But today fans are beginning to realize that, like a Transformer, there is more to the Byronic hero than meets the eye. The deeper cause of our undeniable attraction lies far beneath the hero’s flawlessly attractive surface. These one dimensional characters are much deeper than they appear. Many of the Byronic heroes of the past and today possess one defining characteristic that captures the attention: a relatable humanity.
Jane Eyre’s Mr. Rochester comes across as cynical and arrogant while at the same time sophisticated and intelligent. After Jane, our heroine, thaws his icy heart, his cruel facade melts away and we are introduced to kind and passionate gentleman haunted by his past mistakes. In true Byronic hero fashion, Rochester has some skeletons in his closet, or in this case, a Bertha in his attic. Sorry Jane, but Mr. Rochester already has a Mrs., a veritable loony that he keeps hidden away in the depths of his tremendous mansion. Rochester imprisons one woman and lies to another all for the sake of love and protection. He spares Bertha the misery of an asylum by keeping her confined in her own home and spares Jane emotional turmoil by hiding the truth ( well, for awhile at least).
The musical specter from Gaston Leroux’s The Phantom of the Opera is a marvelous example of one who deviates from the expected norm of the Byronic hero. Mystery: check. Charisma: check. Striking good looks: yeah, not so much. Come on, we all know what’s under that mask. Unlike Christian Grey, who’s sexy and he knows it, the Phantom possesses a great amount of insecurity. His facial deformity causes him to turn away from the “garish light of day” and indirectly pursue the songstress who has captured his heart from the safety of the shadows.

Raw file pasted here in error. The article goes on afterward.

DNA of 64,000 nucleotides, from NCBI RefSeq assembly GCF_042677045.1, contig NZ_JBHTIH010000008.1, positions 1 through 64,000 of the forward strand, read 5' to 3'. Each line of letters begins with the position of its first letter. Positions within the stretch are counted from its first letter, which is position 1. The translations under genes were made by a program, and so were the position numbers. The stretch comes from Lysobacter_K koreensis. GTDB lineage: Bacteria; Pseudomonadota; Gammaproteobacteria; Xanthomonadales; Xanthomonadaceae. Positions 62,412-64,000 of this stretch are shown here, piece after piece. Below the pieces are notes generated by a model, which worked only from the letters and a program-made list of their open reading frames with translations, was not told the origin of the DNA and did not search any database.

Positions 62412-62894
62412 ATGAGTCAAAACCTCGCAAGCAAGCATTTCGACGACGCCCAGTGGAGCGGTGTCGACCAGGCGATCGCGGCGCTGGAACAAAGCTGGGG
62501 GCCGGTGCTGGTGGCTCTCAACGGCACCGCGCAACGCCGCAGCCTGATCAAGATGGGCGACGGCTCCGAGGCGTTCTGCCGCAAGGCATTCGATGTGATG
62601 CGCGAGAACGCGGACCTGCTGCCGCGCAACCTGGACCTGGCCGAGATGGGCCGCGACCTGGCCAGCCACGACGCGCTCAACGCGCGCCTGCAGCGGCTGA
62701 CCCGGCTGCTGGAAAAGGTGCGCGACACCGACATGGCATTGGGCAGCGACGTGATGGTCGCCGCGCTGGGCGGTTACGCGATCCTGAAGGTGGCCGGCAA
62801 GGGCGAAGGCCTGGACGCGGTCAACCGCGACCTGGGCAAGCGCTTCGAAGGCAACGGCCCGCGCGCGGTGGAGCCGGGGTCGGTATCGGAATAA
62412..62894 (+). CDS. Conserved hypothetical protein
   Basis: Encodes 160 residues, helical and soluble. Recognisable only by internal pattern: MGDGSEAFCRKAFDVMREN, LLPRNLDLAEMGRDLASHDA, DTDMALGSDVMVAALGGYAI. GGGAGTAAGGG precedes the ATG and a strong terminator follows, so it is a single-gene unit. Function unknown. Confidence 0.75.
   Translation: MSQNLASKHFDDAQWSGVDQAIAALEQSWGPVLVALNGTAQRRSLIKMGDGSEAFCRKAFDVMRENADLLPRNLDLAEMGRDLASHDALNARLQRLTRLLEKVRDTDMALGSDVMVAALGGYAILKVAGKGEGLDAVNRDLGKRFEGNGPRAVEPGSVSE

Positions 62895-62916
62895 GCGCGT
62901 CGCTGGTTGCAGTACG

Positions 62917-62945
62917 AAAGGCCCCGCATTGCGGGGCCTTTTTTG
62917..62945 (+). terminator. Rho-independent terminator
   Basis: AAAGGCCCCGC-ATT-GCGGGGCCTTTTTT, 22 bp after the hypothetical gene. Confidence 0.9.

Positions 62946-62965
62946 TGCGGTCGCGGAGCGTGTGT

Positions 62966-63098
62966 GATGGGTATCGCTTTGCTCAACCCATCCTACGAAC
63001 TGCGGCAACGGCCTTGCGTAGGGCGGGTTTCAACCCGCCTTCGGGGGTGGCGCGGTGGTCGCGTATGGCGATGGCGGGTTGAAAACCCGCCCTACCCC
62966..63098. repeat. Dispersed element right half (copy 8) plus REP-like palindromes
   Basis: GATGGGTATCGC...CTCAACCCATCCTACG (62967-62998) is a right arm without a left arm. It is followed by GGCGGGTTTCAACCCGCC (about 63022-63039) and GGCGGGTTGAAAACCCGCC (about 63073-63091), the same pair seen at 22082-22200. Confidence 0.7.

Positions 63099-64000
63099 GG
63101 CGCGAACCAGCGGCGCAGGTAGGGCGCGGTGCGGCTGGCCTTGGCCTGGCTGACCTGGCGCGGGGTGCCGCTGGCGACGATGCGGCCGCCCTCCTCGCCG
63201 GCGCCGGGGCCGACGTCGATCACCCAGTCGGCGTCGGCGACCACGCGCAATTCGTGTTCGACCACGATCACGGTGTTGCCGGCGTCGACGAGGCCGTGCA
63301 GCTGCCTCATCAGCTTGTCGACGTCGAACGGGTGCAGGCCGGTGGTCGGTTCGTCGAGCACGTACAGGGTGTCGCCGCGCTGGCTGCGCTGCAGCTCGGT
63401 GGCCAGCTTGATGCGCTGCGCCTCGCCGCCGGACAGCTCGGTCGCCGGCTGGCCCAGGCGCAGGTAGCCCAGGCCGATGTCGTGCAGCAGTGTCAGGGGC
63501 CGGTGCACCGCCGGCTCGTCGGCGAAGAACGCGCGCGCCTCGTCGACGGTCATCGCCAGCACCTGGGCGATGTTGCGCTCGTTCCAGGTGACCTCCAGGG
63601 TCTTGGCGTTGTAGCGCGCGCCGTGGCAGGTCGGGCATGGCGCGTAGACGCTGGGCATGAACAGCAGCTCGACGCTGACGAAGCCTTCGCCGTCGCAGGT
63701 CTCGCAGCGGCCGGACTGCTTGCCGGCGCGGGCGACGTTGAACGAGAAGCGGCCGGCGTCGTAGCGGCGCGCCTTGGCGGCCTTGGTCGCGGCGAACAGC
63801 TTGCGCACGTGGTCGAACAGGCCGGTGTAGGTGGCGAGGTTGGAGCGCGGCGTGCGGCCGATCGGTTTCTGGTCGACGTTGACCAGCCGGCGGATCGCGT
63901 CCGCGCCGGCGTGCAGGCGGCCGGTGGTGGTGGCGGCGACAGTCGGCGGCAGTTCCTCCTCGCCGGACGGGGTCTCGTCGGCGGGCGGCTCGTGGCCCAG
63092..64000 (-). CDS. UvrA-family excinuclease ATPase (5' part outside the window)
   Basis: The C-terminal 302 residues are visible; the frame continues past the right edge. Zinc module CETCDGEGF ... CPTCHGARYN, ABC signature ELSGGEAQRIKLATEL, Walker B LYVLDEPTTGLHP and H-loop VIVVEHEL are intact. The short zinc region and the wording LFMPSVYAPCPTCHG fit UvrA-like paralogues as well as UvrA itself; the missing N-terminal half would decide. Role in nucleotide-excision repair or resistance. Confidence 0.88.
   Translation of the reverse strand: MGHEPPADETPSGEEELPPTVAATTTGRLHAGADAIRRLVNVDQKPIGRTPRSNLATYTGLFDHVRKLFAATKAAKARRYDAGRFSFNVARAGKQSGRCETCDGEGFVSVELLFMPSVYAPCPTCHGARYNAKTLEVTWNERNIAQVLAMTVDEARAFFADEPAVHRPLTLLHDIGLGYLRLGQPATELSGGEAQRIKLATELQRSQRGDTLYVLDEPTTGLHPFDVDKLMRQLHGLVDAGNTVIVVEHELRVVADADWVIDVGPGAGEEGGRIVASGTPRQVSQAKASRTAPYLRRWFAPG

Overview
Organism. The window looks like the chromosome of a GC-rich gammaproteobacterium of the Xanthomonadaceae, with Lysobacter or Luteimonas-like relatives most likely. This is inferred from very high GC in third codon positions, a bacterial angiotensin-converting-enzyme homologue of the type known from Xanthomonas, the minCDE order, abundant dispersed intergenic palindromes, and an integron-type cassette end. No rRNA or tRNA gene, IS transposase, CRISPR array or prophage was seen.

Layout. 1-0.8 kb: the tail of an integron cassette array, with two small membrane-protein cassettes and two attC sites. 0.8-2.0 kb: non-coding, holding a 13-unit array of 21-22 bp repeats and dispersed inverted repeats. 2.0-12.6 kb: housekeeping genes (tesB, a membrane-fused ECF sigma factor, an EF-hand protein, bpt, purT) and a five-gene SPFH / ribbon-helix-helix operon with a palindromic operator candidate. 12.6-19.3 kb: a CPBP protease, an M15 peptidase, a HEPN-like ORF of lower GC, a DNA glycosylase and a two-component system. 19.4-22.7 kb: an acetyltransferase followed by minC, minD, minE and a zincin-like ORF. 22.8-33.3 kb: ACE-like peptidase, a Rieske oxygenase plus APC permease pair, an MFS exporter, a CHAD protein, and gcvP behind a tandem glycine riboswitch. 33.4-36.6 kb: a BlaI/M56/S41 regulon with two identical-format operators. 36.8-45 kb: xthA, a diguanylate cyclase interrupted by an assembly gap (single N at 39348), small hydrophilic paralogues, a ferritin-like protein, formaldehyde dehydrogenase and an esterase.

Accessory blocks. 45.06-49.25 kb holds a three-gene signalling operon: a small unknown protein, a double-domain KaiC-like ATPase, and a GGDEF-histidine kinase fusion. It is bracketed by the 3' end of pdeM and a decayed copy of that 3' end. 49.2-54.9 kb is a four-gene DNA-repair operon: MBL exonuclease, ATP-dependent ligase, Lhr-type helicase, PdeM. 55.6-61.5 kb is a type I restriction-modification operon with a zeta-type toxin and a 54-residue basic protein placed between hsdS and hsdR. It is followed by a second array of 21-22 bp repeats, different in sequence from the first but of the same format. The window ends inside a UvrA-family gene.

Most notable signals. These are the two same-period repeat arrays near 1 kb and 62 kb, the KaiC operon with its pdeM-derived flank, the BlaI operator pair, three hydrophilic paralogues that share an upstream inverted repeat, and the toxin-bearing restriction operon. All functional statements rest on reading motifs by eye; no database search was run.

If it is too soon to bring him into this after Infinity War, then I apologize, but we must consider Loki. Geekdom’s favorite bad boy is cocky, brash, and only has the best interests of numero uno at heart. But his many acts of villainy stem from a lack of identity. Being an adopted son, Loki endeavors to understand his true self and seeks to inherit power and a kingdom in his own right. But as his role in the Marvel Cinematic Universe grows more prevalent, we begin to see that more of his bad choices are made for the sake of those that he holds dear, the most recent example being his sacrifice of the space stone to Thanos in order to save his brother, Thor.
Finally, we have a Byronic hero who is commonly overlooked, The Outsiders’ Dallas “Dally” Winston. Dally is depicted as the baddest of the bad, the toughest Greaser to ever start a rumble. He’s selfish, he’s dark, he’s rude, crude, and an all around nasty dude. Though he’s loyal to his gang of misfits, he seems to only care about helping himself. More than that, he’s seems to just not care at all. It takes the death of one of their own for readers to see who Dally truly is. After Johnny’s death, Dallas does the last thing that his fellow Greasers ever expected him to do: he gets himself killed on purpose. As Ponyboy observed, “I knew he would be dead, because Dally Winston wanted to be dead and he always got what he wanted.” Dally portrayed himself as the roughest, most uncaring individual to hide the fact that he cares a little too much.
So what do a wealthy Englishman, a musical burn victim, a Norse god, and a hoodlum have in common? They are are all incredibly flawed individuals. Many readers and movie goers are indeed attracted to the Byronic hero’s physical perfection, but also harbor a deep connection to their emotional imperfection. These are not perfect superheroes or powerful gods (other than Loki) who possess inhuman strength and abilities, these are tragically flawed human beings. And it is that relatable sense of humanity that audiences can understand. It is not the Byronic hero’s heroism that continues to pull us in, it is their deeply rooted humanity. We know and understand their fear, their insecurities, their love.